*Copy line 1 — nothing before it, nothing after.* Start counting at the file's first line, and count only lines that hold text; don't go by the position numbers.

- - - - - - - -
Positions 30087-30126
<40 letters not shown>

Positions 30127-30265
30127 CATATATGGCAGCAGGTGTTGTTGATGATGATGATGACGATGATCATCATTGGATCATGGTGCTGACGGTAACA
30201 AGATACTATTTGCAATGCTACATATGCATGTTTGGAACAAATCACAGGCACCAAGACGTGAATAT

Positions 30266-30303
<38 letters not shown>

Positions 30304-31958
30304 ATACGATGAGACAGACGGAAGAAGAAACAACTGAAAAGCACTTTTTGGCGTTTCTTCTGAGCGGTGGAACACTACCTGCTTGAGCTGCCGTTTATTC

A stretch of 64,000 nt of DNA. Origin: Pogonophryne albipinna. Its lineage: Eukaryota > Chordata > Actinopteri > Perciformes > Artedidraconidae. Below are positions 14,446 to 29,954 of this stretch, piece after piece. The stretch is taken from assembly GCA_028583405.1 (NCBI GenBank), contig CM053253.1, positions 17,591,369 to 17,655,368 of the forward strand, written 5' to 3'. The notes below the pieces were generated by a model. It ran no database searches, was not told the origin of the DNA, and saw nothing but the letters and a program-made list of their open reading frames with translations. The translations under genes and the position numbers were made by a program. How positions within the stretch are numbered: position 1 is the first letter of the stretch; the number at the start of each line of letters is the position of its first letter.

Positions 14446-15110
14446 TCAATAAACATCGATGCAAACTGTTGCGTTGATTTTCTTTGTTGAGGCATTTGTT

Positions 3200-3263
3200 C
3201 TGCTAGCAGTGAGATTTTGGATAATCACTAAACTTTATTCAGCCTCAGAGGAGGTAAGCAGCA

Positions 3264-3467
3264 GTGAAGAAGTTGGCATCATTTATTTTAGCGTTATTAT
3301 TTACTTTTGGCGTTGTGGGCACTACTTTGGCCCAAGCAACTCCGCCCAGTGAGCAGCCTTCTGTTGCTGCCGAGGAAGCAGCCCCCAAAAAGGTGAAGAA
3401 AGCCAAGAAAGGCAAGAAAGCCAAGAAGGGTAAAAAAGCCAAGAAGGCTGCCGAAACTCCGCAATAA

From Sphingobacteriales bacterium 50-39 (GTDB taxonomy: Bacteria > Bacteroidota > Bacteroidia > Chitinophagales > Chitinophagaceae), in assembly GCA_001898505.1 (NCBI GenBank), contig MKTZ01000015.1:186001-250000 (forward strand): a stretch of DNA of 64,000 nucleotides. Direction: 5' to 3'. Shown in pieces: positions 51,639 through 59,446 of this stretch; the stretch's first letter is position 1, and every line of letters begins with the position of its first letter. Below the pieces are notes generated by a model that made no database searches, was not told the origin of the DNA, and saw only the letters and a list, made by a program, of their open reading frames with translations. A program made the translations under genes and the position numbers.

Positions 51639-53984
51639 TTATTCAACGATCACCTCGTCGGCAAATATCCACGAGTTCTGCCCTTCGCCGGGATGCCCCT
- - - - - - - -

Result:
Positions 30087-30126